Topic Review
Two-dimensional (2D) materials are generally defined as crystalline substances with a few atoms thickness.Two-dimensional transition metal dichalcogenide (2D-TMDs) semiconducting (SC) materials have exhibited unique optical and electrical properties. The layered configuration of the 2D-TMDs materials is at the origin of their strong interaction with light and the relatively high mobility of their charge carriers, which in turn prompted their use in many optoelectronic applications, such as ultra-thin field-effect transistors, photo-detectors, light emitting diode, and solar-cells. Generally, 2D-TMDs form a family of graphite-like layered thin semiconducting structures with the chemical formula of MX2, where M refers to a transition metal atom (Mo, W, etc.) and X is a chalcogen atom (Se, S, etc.). The layered nature of this class of 2D materials induces a strong anisotropy in their electrical, chemical, mechanical, and thermal properties. In particular, molybdenum disulfide (MoS2) is the most studied layered 2D-TMD.
  • 1518
  • 28 Sep 2021
Topic Review
GeSn Alloys for Photonic and Electronic Applications
GeSn materials have attracted considerable attention for their tunable band structures and high carrier mobilities, which serve well for future photonic and electronic applications.
  • 948
  • 28 Mar 2022
Topic Review
Polycrystalline Materials
Polycrystalline materials can be defined as the counterpart of single crystals. These latter  arise from solution crystallization by transfer of a solute from the liquid phase to the crystalline phase. Crystallization from melt originates instead crystallites or grains, that is regular crystalline regions  randomly oriented and separated one anoher by borders with geometric shapes, Polycrystalline materials are the result of a multiple nucleation process, whereas monocrystals are ideally obtainable by dipping a seed crystal into a supercooled melt.  Polycrystalline materials often consist of spherulites, i.e. crystalline aggregates growing with a rounded shape up to impingment with adjacent spherulites. The borders amongst spherulites and the size and the final shape of spherulites affect considerably the properties of polycrystalline materials.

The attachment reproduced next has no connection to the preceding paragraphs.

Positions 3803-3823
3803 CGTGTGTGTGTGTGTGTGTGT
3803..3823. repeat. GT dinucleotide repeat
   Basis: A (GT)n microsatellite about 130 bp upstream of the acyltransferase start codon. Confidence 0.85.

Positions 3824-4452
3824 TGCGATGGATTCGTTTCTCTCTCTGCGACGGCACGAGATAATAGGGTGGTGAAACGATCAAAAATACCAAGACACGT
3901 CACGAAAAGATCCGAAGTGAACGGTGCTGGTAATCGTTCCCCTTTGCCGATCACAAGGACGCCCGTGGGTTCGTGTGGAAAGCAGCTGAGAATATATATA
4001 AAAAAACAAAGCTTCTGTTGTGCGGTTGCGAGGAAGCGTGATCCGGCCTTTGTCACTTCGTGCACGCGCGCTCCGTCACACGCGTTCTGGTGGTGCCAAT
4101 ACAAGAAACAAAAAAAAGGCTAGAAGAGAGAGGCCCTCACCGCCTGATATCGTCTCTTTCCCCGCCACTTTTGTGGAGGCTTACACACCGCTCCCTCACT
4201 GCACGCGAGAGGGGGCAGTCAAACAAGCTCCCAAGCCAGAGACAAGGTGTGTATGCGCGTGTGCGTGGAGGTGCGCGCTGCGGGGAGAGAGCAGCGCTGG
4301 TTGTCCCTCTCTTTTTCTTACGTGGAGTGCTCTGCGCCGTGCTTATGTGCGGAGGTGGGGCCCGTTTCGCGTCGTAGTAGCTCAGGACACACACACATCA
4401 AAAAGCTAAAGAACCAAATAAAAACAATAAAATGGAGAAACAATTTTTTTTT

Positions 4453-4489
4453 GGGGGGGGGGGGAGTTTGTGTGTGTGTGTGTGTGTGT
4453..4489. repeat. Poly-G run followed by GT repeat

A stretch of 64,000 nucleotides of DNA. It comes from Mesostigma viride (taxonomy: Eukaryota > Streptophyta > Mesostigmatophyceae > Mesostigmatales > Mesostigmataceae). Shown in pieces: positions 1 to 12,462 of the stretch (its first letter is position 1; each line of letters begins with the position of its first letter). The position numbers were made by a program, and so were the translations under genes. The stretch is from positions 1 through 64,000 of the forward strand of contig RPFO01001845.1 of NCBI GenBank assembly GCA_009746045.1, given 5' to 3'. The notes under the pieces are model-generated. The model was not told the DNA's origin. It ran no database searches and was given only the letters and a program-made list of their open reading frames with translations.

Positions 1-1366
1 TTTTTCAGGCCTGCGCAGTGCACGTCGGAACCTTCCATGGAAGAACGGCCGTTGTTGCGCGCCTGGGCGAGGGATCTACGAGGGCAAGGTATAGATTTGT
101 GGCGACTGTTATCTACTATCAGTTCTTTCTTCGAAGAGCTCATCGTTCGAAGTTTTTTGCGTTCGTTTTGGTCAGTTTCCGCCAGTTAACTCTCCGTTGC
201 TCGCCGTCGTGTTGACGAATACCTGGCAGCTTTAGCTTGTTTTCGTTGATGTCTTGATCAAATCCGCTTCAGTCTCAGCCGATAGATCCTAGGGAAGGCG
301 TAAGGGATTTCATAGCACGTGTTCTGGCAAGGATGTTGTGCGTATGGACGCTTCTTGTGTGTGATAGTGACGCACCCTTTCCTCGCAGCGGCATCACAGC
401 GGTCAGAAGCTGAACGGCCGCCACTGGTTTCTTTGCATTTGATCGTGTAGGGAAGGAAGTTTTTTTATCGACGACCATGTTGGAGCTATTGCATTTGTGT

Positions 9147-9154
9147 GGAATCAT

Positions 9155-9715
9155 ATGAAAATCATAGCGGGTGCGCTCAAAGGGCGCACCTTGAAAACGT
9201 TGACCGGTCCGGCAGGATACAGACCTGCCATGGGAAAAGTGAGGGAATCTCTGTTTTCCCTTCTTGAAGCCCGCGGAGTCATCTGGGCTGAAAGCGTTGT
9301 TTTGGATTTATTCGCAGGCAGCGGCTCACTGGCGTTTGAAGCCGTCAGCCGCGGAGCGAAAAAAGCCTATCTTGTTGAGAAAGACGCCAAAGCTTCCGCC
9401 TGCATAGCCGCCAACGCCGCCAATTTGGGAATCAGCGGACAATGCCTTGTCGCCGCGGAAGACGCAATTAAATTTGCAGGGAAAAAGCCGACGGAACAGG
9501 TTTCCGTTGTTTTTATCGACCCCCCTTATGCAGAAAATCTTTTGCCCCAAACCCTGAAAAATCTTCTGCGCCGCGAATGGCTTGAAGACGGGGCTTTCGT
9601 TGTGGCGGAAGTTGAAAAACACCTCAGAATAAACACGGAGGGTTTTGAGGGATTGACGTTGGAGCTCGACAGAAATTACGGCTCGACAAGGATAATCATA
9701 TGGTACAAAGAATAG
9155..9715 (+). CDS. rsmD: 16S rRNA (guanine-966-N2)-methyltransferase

• 691
  • 12 May 2021
Topic Review
Dimensionality of materials
As generally known dimensionality of materials is a crucial factor to determine functions and properties of the materials. In addition to zero-dimensional, one-dimensional, three-dimensional, and further integrated functional materials, various two-dimensional materials have been paid special attention. Two-dimensional materials have their unique electronic propertiesand play important roles in interfacial sciences.
  • 532
  • 12 Aug 2021
Topic Review
Gold and Silver Nanoparticle-Based Colorimetric Sensors
Gold and Silver nanoparticles (AuNPs and AgNPs) are perfect platforms for developing sensing colorimetric devices thanks to their high surface to volume ratio and distinctive optical properties, particularly sensitive to changes in the surrounding environment. These characteristics ensure high sensitivity in colorimetric devices. Au and Ag nanoparticles can be capped with suitable molecules that can act as specific analyte receptors, so highly selective sensors can be obtained.
  • 518
  • 23 Nov 2021
Topic Review
Clinoptilolite Characterization and EDS Analysis